Interpol lists world’s most-wanted fugitives for environmental crimes

Written by on November 21, 2014 in Critter Crimes - 2 Comments

Interpol is cracking down on environmental scourges including illegal fishing, wildlife trafficking and trade in illicit ivory. The international police agency launched Operation Infra Terra (International Fugitive Round Up and Arrest) this fall targeting 139 fugitives in 36 countries.

“It is the first INTERPOL fugitive operation targeting individuals specifically wanted for crimes concerning the environment,” the organization announced.

Officials are now looking for the public’s help to find nine suspects during the initial phase of the operation. They include:

Feisal Mohamed Ali, who is the alleged ringleader of an ivory smuggling ring in Kenya.

Adriano Giacobone is wanted for illegal transport and discharge of toxic waste and poisoning water beds.

Ahmed Kamran is suspected of coordinating the illegal smuggling of live animals – giraffes and impalas – from Tanzania to Qatar by airplane in 2010.

Ariel Bustamante Sanchez is accused of illegal fishing in the waters of a national park in Costa Rica in 2008 where he llegedly ordered tuna fishing in the protected waters of the Isla del Coco Marine Conservation Area.

Ben Simasiku is  suspected illegal ivory traders and was arrested for unlawful possession of 17 cut pieces of elephant tusks.

Bhekumusa Mawillis Shiba is suspected of killing a rhinoceros on Hlane Game Reserve in Swaziland and removing its horns.

Nicolaas Antonius Cornelis Maria Duindam is wanted for being member of a criminal organization responsible for trafficking wildlife from Brazil.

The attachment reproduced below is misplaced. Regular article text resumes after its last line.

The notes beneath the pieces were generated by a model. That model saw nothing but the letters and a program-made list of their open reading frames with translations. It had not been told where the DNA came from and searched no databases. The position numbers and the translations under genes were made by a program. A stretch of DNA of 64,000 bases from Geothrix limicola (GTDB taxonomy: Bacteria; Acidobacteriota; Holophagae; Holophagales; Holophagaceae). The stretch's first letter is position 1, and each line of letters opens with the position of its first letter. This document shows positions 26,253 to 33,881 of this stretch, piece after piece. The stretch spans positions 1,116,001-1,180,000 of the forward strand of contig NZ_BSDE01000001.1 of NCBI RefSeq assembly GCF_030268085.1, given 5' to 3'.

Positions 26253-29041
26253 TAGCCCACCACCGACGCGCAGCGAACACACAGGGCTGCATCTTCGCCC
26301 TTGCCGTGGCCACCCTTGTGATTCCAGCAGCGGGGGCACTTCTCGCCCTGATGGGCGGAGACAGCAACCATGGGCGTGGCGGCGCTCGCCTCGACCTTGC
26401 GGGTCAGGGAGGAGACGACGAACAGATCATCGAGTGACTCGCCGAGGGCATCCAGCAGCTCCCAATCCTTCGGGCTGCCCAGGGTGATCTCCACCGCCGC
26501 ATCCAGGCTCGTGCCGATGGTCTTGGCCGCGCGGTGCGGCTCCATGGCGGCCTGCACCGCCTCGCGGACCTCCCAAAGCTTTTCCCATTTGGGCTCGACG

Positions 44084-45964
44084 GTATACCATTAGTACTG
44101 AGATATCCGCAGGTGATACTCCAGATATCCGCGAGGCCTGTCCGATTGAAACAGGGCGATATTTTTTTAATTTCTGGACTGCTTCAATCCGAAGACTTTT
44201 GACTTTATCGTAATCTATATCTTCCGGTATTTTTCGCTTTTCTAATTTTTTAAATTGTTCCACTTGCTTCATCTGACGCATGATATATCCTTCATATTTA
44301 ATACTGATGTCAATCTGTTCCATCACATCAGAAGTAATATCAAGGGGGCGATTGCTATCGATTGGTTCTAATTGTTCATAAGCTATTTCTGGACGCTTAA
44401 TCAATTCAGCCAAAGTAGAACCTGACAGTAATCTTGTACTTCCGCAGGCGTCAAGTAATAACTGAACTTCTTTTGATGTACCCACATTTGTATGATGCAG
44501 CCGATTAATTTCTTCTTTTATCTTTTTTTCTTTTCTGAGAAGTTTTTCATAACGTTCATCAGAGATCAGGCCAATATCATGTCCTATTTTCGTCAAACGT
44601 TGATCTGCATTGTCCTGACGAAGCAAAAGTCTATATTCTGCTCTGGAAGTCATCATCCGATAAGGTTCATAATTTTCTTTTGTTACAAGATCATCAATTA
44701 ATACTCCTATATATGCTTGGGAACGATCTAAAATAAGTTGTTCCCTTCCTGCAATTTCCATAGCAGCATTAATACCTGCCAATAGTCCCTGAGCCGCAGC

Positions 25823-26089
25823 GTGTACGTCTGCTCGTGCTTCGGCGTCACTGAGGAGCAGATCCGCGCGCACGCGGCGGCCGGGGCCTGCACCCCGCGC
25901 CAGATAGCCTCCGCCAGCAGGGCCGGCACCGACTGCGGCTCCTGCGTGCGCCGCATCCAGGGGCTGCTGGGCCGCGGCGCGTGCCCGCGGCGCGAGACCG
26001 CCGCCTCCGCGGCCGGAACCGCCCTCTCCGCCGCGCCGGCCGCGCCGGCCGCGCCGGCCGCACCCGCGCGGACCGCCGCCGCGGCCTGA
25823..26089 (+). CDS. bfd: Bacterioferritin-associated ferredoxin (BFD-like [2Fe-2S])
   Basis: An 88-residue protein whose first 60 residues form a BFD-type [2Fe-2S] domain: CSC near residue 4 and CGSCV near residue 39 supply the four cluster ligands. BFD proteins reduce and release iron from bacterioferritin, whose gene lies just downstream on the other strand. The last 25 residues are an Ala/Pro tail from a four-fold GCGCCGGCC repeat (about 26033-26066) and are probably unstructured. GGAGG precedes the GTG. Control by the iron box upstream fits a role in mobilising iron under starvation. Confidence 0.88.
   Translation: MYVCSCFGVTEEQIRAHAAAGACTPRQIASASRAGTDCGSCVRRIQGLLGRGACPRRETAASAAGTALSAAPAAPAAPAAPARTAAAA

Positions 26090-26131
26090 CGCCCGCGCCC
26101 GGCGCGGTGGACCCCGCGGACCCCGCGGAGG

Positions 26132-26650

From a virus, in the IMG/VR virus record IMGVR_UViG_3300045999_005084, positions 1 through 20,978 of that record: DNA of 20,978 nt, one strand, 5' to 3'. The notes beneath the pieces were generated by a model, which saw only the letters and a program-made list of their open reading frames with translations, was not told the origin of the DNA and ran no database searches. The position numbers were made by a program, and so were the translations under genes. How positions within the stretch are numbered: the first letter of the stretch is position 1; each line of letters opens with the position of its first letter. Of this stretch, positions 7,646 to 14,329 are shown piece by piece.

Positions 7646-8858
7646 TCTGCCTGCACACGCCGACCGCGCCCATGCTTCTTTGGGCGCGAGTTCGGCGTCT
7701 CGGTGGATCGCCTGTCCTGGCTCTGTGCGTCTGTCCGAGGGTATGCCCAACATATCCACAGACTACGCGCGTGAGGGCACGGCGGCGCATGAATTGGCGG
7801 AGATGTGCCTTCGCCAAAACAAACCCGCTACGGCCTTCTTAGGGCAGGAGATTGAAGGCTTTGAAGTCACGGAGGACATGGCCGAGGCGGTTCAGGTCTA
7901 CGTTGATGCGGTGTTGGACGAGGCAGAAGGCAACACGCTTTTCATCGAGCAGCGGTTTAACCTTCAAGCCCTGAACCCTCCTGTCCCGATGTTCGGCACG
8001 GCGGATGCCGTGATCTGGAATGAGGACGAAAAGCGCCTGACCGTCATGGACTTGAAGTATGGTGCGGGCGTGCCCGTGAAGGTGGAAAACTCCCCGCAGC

Sergey Darminov is suspected of being the leader of a criminal group “BPP” which organized illegal crab fishing from 2006-7, which made an illegal profit of more than $450-million (U.S.).

Sudiman Sunoto is accused of illegal logging activities in Indonesia.

“Even the smallest detail, which you might think is insignificant, has the potential to break a case wide open when combined with other evidence the police already have,” Ioannis Kokkinis, Criminal Intelligence Officer with INTERPOL’s Fugitive Investigative Support unit which is coordinating Infra Terra, said in a statement.

“Sometimes all it takes is a fresh pair of eyes to bring new momentum to an investigation and provide the missing clue which will help locate these wanted individuals, some of whom have been evading justice for years,” he added.

This operation builds on the success of previous similar operations, which have so far led to some 600 arrests and positive locations worldwide. Andreas Andreou, Criminal Intelligence Officer with INTERPOL’s Environmental Security unit, said the global fight raises awareness of the dangers posed by these crimes and those who commit them.

“We believe that the capture of these criminals on the run will contribute to the dismantlement of transnational organized crime groups who have turned environmental exploitation into a professional business with lucrative revenues,” Stefano Carvelli, Head of INTERPOL’s Fugitive Investigative Support unit, added.

h/t The Guardian Photo Interpol

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